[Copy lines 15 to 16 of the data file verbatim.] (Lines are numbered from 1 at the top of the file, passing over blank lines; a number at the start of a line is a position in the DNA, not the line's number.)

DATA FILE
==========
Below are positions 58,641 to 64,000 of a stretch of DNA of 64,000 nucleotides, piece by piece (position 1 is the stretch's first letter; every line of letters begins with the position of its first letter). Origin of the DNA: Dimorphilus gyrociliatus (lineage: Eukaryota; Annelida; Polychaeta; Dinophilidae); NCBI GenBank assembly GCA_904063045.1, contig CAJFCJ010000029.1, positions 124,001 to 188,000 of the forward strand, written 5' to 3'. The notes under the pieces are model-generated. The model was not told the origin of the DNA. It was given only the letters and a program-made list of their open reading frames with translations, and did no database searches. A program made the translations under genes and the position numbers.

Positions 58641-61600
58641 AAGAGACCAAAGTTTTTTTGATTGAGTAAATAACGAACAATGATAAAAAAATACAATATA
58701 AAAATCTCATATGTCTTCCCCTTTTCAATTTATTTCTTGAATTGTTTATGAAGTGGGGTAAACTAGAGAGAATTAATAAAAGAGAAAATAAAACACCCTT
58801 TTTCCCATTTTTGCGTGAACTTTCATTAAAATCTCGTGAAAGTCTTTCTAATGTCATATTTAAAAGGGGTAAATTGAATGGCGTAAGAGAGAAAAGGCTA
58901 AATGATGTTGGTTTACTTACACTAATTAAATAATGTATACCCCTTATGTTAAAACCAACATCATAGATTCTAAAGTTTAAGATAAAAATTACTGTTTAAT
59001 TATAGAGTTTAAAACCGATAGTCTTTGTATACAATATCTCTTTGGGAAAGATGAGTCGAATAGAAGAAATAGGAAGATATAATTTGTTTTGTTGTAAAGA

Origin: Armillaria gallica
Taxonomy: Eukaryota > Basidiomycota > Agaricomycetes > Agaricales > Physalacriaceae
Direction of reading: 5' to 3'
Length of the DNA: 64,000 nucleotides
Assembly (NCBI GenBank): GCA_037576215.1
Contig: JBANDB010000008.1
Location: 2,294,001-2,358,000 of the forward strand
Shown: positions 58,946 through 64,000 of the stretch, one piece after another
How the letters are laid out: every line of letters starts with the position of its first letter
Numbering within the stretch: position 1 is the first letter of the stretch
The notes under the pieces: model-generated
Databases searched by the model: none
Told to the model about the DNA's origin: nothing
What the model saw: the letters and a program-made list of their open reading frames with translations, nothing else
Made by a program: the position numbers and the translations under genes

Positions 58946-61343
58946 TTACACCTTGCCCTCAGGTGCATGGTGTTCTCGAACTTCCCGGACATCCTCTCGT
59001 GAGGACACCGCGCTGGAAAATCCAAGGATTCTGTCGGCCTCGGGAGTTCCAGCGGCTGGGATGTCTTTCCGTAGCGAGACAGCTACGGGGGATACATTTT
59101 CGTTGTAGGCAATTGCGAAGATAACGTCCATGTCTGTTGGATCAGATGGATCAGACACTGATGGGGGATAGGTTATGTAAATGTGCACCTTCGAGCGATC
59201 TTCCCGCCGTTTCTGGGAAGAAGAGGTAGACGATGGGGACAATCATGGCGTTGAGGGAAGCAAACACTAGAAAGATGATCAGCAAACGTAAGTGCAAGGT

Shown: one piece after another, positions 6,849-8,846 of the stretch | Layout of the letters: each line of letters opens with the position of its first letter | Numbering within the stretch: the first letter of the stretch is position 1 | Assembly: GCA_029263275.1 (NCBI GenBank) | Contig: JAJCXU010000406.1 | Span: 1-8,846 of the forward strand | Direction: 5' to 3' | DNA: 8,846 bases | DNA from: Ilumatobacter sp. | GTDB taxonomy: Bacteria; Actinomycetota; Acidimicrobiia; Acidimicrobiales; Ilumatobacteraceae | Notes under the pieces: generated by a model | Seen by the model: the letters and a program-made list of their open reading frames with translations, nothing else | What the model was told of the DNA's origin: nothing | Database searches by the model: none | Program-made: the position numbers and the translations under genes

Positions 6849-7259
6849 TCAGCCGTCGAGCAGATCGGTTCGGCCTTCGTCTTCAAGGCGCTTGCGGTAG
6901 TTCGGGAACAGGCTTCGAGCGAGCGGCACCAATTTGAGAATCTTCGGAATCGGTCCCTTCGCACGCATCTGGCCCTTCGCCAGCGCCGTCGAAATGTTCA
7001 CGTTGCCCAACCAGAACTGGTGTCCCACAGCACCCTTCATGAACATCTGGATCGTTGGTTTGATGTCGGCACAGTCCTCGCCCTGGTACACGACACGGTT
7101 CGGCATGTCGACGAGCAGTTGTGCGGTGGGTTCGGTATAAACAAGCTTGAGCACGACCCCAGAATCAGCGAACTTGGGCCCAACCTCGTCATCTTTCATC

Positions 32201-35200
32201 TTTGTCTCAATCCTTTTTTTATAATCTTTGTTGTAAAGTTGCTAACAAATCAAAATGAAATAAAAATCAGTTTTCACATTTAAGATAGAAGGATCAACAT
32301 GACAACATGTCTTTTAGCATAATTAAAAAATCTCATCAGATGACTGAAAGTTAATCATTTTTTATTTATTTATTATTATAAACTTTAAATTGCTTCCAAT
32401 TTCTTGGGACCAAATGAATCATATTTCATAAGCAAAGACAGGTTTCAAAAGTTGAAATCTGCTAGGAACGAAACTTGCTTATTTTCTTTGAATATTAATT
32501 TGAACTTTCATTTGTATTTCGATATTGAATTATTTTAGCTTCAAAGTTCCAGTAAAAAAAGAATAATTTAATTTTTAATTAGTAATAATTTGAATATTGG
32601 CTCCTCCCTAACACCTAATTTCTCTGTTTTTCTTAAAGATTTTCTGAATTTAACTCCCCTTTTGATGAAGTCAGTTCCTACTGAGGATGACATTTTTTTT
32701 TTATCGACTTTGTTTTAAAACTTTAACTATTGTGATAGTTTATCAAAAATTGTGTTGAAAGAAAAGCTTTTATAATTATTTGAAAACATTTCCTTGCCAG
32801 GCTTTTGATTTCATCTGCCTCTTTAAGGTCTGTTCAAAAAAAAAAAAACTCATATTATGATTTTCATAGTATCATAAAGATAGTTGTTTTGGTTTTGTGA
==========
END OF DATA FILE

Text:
Shown: positions 58,946 through 64,000 of the stretch, one piece after another
How the letters are laid out: every line of letters starts with the position of its first letter